You Can Finally Use Your Bluetooth Headphones With Inflight Entertainment

The long-awaited breakthrough in inflight entertainment is upon us. For years, passengers have lamented the lack of Bluetooth connectivity, instead being forced to utilize uncomfortable, airline-issued headphones instead. But the age of wireless is upon us, with two major airlines unveiling solutions that allow passengers to connect to the IFE with their own personal headphones.

United first class headphones
Passengers flying United will soon be able to say goodbye to those wired headphones. Photo: United Airlines

United’s single-aisle passenger experience upgrades

United Airlines’ huge order for 270 narrowbody aircraft earlier this week signals a step-change for the US airline. Not only will it engineer fewer regional jets and more mainline aircraft at key airports, but it also promises to knock the passenger experience up a notch.

From larger overhead bins to super-fast inflight WiFi, United is raising the bar on US short and medium-haul flights. It’s promising to refit its entire narrowbody fleet to the same standards by 2025, including adding seatback entertainment screens at every seat.

But the real gamechanger here is the addition of one of the industry’s most requested passenger amenities. That’s right; you can wave goodbye to double pin sockets, uncomfortable airline headsets, and wires getting tangled around your gin and tonic – Bluetooth connectivity is here.

United bluetooth pairing screen
United has rolled out Bluetooth in its new cabin. Photo: Jay Singh | Simple Flying

Bluetooth has arrived

Revealed at the airline’s ‘United Next’ event this week, every passenger will be able to enjoy the latest generation of Panasonic Avionics’ IFE system, with 10 inches of screen in economy and 13 inches in first. Equipped with movies, TV shows, music and more, the big upgrade for passengers here comes from the audio connectivity. United Airlines has become the first airline in the US to roll out the option for passengers to use their own Bluetooth headphones onboard.

This means that whether your preference is a pair of lightweight earbuds or big noise-canceling over-ear headphones, you can continue to enjoy sound your own way when onboard. Given a choice, airline passengers would always prefer to continue using their own equipment over airline-supplied alternatives; indeed, this has been at the top of the frequent flier wish list for many years.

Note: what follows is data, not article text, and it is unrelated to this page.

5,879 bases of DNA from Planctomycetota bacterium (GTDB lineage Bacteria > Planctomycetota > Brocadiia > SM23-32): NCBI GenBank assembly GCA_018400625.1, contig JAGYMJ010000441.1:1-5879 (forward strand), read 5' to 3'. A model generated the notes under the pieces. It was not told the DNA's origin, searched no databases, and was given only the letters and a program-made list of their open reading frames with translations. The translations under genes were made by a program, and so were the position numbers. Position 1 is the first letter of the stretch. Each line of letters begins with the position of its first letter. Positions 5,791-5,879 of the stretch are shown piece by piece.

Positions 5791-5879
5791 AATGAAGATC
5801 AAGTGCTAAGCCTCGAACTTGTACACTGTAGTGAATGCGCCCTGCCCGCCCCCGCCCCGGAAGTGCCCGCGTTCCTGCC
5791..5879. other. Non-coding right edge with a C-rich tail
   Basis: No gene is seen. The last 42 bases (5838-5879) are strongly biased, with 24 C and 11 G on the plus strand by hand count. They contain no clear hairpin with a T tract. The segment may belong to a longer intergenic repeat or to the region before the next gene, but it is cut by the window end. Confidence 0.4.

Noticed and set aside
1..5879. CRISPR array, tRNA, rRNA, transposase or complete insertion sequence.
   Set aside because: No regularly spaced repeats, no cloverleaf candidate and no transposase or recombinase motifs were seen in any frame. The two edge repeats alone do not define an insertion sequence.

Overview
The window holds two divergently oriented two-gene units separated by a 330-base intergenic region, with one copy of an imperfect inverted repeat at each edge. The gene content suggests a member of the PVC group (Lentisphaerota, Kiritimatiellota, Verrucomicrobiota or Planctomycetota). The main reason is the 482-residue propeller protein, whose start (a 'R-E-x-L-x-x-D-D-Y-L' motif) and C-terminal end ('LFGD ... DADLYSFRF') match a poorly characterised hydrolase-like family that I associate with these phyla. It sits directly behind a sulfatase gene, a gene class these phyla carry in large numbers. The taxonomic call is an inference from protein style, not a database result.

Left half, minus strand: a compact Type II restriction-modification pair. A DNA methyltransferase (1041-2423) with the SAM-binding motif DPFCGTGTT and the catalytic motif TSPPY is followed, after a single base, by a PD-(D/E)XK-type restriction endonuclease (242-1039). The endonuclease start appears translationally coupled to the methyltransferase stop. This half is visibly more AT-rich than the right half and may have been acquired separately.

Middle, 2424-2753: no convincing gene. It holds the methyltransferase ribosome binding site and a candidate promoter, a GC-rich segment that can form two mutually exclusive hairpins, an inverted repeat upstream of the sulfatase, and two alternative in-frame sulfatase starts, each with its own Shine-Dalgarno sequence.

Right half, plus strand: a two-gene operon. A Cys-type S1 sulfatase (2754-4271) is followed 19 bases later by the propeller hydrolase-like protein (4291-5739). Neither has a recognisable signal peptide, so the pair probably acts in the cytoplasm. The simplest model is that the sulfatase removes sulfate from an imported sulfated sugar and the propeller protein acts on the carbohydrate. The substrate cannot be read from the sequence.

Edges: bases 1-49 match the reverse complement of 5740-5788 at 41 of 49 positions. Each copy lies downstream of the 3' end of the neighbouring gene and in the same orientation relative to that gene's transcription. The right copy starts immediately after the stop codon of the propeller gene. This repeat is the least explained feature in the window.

Although United will be first in the US, it was pipped at the post to being first in the world, as Doha-based Qatar Airways launched a similar product just days before on its 787-9. In all cabins, passengers will be able to pair their personal headphones with the Oryx One system for flexible options on inflight entertainment.

Qatar Zero Touch
Qatar’s ‘Zero Touch’ technology lets passengers connect to the IFE via smart device, and the Dreamliner will allow for personal headphone usage too. Photo: Qatar Airways

For Qatar, this is all part of its ambition to create a touch-free journey for its passengers. Since February, passengers on the A350 have been able to enjoy Zero-Touch technology for IFE control, which simply involves scanning a QR code on their personal device in order to access the control. The Bluetooth connectivity on the Dreamliners is the next step in this process, eliminating the need to use third-party headphones. That’s sure to be attractive for United fliers too.

Why are we waiting?

It seems like, in our on-the-ground lives, we’ve been using Bluetooth technology for audio for the longest time. So why is it taking so long to get this tech into aircraft cabins?

Well, for a start, it’s not as simple as it is on the ground. Connecting to your smartphone usually sees you pick up maybe one or two other Bluetooth signals from nearby devices. On an aircraft with dozens of people in close proximity, you could be presented with a list of 10, 20 or more device names, making it impossible to select the right one.

Even if you’re smart enough to name your headphones something recognizable, there’s a high risk of interference from other Bluetooth users when so many are so close to one another. This is a problem that aviation technology firms have been attempting to solve for years.

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People invest heavily in their personal headphones and have long wanted to be able to use them on their flights. Photo: Photostockeditor.

Panasonic was one of the first to crack it, with its eX3 IFE solution. At first, it was only rolled out in business class, and only with airline-supplied headsets, something which began as long ago as 2019. But with its NEXT solution, Bluetooth connectivity for all, with their own devices, became a reality.

Safran has also cracked the code to bring Bluetooth to all passengers with its RAVE Ultra platform. As of now, we’re yet to see this being rolled out in practice but is likely coming soon. Lufthansa has selected it for the forthcoming 777-9, as has ANA for a retrofit of its 787-8s.

Just as Apple ditched the headphone jack in 2016, with the release of the iPhone 7, airlines will eventually say goodbye to this old technology too. For now, the options are limited, but with the technology in place, we can expect to see more Bluetooth options for passengers as IFE systems reach their upgrade points.

 

This article is brought to you by Simple Flying Connectivity, a category on Simple Flying dedicated to inflight connectivity. Click here to read all of our inflight connectivity content.

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